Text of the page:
Changes to the British List (18 June 2024)

The British Ornithologists’ Union Records Committee (BOURC) has changed the category of a species on the British List.

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The following species has been moved from Category D to Category A of the British List:

Red-headed Bunting Emberiza bruniceps
One, male, first-calendar-year, Housay, Out Skerries, Shetland, 2-8 October 2010.

Photo (right): Red-headed Bunting © Michael McKee

This Red-headed Bunting Emberiza bruniceps was identified in the field as the congeneric Black-headed Bunting E. melanocephala and accepted as such by the British Birds Rarities Committee (BBRC) in their Report on Rare Birds in Great Britain in 2010 (Brit. Birds 104: 557–629). Later, the Norwegian Rarities Committee (NSKF) undertook a review of the status of Red-headed Bunting in Norway and, using plumage characteristics elucidated by Tor Olsen and confirmation from genetic evidence, demonstrated that Red-headed Bunting had occurred in Norway in October 2017. Tor, whilst undertaking his research, noticed that the bunting on Shetland in 2010 was actually a 1CY male Red-headed Bunting and not a 2CY+ female Black-headed Bunting. This reidentification was later independently supported by an analysis of sound recordings of flight calls, and on review by BBRC the identification as Red-headed Bunting was accepted unanimously.

Red-headed Bunting is a migratory Central Asian grassland species with a range and migration pattern similar to other taxa already on the British List such as Long-tailed Shrike Lanius schach, Sykes’s Warbler Iduna rama, and ‘Masked Wagtail’ Motacilla alba personata. However, unlike those species, Red-headed Bunting is also on Category E of the British List with a long history of escaped individuals in Britain as it was previously held commonly as a cagebird. Many known escaped Red-headed Buntings have occurred in spring at migration traps and this precluded the determination of the occurrence of genuine wild vagrants in Britain (Brit. Birds 61: 41-43).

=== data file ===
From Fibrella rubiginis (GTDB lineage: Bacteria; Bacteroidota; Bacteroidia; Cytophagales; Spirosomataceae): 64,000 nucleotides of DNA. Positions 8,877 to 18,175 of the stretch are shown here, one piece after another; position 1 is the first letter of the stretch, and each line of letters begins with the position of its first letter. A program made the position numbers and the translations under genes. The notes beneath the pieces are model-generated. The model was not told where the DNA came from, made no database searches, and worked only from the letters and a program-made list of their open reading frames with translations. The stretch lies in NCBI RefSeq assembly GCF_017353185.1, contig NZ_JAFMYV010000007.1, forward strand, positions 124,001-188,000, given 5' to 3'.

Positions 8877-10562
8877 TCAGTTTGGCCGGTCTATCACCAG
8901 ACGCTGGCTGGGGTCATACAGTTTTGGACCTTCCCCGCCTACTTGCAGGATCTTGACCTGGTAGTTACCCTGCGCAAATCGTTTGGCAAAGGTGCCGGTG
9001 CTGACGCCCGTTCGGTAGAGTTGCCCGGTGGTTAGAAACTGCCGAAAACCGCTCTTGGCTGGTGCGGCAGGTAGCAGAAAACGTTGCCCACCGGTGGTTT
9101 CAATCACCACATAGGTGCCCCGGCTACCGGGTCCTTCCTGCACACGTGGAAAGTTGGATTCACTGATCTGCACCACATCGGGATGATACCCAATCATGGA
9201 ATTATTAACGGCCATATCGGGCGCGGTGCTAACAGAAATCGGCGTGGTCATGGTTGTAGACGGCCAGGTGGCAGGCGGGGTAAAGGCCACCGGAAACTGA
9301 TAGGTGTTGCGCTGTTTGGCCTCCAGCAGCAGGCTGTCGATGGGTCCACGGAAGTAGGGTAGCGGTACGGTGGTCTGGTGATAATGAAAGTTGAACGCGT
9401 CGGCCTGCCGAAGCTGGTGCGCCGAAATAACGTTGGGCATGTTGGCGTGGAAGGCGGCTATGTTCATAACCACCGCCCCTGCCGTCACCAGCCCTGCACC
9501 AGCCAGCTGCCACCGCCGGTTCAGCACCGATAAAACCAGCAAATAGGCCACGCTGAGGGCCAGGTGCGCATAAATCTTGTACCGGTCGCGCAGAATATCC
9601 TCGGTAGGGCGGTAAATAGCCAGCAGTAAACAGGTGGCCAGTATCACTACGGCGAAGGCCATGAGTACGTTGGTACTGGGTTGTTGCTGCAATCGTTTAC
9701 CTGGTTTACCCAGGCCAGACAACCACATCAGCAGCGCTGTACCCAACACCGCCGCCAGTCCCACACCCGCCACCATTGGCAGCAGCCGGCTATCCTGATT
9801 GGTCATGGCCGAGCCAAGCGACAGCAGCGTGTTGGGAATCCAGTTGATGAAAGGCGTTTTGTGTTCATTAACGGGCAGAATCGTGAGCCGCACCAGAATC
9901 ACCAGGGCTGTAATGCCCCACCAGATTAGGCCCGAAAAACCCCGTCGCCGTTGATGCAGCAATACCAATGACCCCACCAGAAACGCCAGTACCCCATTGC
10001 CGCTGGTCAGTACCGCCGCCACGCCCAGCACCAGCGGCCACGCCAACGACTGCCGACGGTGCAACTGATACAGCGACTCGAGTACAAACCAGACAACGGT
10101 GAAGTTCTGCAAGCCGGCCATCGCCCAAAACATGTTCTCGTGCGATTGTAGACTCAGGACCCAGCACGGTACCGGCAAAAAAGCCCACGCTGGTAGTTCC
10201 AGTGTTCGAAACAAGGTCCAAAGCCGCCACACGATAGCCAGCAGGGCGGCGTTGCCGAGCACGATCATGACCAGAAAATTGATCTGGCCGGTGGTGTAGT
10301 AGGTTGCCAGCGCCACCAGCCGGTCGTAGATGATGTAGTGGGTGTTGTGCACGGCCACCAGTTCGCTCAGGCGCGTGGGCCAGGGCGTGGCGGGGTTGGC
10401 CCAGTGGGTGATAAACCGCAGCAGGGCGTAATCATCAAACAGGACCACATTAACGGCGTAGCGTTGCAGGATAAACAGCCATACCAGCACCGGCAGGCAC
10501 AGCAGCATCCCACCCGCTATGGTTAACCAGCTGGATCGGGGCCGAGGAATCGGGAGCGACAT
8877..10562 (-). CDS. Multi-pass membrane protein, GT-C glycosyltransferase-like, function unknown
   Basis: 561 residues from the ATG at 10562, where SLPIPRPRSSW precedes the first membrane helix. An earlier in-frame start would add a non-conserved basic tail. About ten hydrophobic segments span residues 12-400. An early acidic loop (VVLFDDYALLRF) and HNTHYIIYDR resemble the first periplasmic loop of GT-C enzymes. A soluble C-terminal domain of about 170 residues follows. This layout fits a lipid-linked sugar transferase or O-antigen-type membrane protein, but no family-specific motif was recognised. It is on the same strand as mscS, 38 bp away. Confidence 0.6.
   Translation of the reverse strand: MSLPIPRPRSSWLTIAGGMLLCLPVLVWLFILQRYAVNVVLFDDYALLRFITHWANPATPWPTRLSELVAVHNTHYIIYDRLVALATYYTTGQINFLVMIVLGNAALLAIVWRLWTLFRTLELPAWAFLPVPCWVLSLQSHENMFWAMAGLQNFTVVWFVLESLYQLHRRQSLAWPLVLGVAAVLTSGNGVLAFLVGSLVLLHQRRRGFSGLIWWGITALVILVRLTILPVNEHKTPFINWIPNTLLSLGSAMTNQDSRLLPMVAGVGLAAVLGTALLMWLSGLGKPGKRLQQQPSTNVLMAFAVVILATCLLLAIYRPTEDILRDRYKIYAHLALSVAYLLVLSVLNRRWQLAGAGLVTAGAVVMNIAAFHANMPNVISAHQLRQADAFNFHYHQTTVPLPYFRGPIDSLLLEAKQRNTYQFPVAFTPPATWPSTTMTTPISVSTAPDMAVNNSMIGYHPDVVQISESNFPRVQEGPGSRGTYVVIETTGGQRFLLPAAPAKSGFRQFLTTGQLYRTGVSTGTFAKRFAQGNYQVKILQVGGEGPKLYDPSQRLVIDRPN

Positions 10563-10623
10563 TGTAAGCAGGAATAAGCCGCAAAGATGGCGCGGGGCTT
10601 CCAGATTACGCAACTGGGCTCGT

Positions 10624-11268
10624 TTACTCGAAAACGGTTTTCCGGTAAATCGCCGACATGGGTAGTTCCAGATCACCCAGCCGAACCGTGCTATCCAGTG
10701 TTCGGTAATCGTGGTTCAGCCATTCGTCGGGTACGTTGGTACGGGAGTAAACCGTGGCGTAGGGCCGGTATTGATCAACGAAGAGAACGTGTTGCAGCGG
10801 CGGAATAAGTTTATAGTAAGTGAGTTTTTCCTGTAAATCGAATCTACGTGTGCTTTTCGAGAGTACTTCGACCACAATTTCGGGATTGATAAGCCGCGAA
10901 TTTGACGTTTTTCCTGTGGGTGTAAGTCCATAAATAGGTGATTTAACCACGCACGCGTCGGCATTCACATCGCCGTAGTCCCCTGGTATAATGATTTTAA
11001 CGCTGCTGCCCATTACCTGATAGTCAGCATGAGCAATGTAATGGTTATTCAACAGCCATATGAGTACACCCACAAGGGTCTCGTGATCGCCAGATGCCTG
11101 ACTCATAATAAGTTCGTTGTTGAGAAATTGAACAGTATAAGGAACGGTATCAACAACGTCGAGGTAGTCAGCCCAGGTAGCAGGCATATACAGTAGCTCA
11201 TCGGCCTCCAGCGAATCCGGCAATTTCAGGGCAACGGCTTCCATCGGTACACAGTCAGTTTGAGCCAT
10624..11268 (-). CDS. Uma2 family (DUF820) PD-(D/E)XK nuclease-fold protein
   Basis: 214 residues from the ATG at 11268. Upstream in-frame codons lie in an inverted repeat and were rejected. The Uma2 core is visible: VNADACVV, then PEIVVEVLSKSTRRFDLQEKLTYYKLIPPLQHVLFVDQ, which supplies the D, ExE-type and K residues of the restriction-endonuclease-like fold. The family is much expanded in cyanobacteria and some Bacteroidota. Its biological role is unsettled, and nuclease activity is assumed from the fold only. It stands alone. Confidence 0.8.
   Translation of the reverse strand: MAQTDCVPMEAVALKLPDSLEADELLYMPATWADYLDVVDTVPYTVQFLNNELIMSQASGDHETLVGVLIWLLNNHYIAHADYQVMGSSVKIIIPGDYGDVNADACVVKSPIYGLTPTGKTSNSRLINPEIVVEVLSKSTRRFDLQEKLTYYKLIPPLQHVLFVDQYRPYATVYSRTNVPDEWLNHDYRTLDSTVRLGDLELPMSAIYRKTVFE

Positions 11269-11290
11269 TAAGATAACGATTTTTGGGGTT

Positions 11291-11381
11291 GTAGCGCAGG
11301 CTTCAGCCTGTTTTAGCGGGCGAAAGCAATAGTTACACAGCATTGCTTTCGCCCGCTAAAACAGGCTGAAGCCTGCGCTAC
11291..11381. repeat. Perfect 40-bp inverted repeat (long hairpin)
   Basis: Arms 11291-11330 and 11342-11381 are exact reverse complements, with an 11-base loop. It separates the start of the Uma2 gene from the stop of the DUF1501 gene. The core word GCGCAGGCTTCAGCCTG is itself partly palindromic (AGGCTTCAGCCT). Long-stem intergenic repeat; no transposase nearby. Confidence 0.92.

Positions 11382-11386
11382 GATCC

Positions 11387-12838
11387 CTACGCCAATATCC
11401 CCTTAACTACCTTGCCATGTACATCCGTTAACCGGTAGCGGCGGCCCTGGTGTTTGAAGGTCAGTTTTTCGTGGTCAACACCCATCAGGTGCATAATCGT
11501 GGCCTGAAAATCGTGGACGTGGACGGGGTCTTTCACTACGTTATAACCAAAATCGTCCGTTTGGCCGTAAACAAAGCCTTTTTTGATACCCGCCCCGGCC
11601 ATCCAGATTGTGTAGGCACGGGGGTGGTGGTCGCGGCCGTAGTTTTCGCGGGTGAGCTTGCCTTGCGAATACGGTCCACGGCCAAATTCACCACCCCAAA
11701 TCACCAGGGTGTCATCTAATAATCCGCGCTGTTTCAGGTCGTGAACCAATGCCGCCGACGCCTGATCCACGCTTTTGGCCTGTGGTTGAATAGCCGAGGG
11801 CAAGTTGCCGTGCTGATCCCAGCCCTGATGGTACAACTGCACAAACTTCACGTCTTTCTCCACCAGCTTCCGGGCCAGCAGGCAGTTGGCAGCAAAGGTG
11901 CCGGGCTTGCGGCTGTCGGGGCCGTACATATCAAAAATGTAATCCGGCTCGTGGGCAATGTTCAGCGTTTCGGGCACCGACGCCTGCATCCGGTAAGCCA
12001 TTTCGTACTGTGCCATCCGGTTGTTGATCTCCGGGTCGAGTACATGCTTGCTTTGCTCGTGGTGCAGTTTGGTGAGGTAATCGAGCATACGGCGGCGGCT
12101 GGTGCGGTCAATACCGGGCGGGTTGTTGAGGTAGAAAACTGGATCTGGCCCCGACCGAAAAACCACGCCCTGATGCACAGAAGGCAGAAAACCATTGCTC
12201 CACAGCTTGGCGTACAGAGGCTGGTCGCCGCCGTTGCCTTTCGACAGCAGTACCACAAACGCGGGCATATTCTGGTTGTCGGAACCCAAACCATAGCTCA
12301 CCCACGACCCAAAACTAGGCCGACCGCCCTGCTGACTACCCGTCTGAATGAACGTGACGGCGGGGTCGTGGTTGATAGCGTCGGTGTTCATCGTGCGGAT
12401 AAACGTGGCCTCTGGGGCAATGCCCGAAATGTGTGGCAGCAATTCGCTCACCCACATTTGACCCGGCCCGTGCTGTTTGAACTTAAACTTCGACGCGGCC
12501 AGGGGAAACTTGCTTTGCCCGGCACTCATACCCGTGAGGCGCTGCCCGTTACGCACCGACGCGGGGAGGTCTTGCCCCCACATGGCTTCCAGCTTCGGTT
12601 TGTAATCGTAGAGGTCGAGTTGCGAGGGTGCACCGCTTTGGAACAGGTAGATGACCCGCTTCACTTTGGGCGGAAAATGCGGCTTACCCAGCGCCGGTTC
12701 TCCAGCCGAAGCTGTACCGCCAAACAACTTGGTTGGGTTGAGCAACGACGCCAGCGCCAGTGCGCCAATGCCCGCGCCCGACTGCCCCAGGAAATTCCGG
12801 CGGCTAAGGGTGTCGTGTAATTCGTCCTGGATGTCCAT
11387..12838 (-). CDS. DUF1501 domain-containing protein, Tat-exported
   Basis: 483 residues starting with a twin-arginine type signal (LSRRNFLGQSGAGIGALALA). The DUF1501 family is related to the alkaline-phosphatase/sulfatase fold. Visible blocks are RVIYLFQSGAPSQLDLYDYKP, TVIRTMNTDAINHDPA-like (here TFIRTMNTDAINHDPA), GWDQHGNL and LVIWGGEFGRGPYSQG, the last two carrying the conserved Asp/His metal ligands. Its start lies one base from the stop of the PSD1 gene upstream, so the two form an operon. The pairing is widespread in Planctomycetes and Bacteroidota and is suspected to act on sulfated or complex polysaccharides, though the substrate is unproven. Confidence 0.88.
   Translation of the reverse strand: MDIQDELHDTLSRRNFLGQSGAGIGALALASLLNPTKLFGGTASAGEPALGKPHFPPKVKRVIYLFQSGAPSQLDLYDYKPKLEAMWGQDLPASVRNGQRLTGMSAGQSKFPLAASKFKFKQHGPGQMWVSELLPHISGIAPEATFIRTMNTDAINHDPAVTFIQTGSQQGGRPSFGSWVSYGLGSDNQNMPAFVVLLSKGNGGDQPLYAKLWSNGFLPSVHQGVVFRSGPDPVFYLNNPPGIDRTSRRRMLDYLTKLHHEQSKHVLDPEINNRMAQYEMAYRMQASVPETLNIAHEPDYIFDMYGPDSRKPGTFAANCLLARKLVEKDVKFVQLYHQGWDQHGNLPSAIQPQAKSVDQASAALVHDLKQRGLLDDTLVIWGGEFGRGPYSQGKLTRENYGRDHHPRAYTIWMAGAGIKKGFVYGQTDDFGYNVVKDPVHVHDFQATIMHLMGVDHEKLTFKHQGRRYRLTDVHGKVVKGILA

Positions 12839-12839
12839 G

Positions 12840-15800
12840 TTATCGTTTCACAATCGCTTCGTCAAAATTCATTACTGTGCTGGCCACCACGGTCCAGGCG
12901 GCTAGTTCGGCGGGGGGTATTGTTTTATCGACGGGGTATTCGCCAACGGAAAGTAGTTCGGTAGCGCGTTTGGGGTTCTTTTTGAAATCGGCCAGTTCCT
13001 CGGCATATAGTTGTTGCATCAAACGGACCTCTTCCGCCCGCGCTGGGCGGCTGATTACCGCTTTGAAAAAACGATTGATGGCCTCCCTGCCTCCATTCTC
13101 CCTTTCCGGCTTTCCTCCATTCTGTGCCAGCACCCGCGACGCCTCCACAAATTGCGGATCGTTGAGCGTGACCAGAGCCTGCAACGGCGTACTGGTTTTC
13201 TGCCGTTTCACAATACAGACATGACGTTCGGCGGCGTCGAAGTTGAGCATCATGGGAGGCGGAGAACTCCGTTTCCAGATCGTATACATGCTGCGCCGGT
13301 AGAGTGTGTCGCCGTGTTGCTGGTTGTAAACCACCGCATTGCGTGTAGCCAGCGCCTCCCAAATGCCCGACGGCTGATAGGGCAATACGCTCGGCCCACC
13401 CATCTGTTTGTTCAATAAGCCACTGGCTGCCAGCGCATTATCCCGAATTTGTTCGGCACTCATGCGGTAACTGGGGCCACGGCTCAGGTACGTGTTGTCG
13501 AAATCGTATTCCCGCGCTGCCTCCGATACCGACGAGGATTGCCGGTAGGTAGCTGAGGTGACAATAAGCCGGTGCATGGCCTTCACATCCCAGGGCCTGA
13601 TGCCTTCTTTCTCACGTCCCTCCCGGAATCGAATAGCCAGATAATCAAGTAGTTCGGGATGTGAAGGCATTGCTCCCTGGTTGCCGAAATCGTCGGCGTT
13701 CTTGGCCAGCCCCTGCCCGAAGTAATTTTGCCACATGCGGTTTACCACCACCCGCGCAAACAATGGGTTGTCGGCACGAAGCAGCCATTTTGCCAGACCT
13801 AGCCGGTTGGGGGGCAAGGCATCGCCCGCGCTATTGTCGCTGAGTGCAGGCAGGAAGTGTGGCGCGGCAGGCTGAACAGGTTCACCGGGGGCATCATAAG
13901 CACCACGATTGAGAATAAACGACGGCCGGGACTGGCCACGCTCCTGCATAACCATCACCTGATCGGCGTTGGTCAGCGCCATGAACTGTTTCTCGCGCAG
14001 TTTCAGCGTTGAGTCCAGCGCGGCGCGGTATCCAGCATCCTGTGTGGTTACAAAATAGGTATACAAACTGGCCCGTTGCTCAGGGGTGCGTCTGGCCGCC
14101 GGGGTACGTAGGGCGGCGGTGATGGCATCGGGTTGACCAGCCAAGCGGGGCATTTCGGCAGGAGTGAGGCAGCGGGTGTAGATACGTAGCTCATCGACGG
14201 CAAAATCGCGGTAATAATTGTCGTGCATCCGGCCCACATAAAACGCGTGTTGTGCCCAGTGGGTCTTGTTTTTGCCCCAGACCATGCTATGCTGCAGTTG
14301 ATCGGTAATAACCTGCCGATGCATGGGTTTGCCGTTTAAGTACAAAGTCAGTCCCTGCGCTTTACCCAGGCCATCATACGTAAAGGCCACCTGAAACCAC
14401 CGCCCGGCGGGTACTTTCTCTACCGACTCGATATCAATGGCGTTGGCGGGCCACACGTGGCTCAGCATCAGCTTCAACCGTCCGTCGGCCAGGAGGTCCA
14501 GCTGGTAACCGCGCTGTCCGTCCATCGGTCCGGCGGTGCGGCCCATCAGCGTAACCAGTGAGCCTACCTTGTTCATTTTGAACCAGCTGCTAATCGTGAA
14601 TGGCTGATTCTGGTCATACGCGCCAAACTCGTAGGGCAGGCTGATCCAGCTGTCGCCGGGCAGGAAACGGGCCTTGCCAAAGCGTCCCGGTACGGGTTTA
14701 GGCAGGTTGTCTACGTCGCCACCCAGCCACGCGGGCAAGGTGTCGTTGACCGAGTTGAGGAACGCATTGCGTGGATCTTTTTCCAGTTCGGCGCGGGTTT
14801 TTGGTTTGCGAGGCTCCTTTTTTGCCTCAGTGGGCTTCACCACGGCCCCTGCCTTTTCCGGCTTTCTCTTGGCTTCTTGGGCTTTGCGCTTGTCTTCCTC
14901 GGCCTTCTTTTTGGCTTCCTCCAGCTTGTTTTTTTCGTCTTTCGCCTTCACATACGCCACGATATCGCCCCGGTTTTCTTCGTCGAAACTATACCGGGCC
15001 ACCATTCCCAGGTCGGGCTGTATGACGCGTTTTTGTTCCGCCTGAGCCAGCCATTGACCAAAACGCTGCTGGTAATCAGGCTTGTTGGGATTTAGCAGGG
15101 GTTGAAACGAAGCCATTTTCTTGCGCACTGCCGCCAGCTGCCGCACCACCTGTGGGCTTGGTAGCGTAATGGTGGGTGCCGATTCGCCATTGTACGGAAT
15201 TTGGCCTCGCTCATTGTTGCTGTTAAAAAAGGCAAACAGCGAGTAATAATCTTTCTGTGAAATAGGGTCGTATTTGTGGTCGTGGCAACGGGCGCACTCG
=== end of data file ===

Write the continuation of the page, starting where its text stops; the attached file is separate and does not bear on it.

Previously, Red-headed Bunting was added to the British List based on an 2CY+ male on North Ronaldsay, Orkney, on 19 June 1931 (Brit. Birds 25: 66-69) but following a BOURC species review in 1971 it was moved to Category D of the British List at which time it was considered that most, if not all, of the numerous records here were escaped cagebirds (Ibis 113: 420-423). In 2010 later records of Red-headed Bunting were reviewed by BOURC and the species was retained on Category D (Ibis 152: 199-204). At this time Keith Vinicombe demonstrated a correlation between the cessation of the legal importation of Red-headed Buntings to Europe and an immediate decline in records of the species in Britain, and this interplay has continued with just two reports of Red-headed Bunting in Britain since 2010 (Brit. Birds 100: 540-551).

Red-headed Bunting is still listed as held in captivity in northwest Europe, and the last proven escape was in April 2014 in the Netherlands (Tor Olsen in litt.). That the 2010 Shetland record was a 1CY in autumn at a location which regularly hosts Asian vagrants resulted in it unanimously considered to be wild by BOURC.

It should be placed after Black-headed Bunting on the British List.

Red-headed Bunting breeds in Central Asia, southwest and south-central Russia, southwest Mongolia, northwest China, northeast Iran, Pakistan, and is migratory wintering in India (IOC World Bird List (v 14.1)).

This change will be published as part of the BOURC’s 57th report due to be published in Ibis in January 2025. Upon publication of this change, the British List stands at 635 species (Category A = 617; Category B = 8; Category C = 10).

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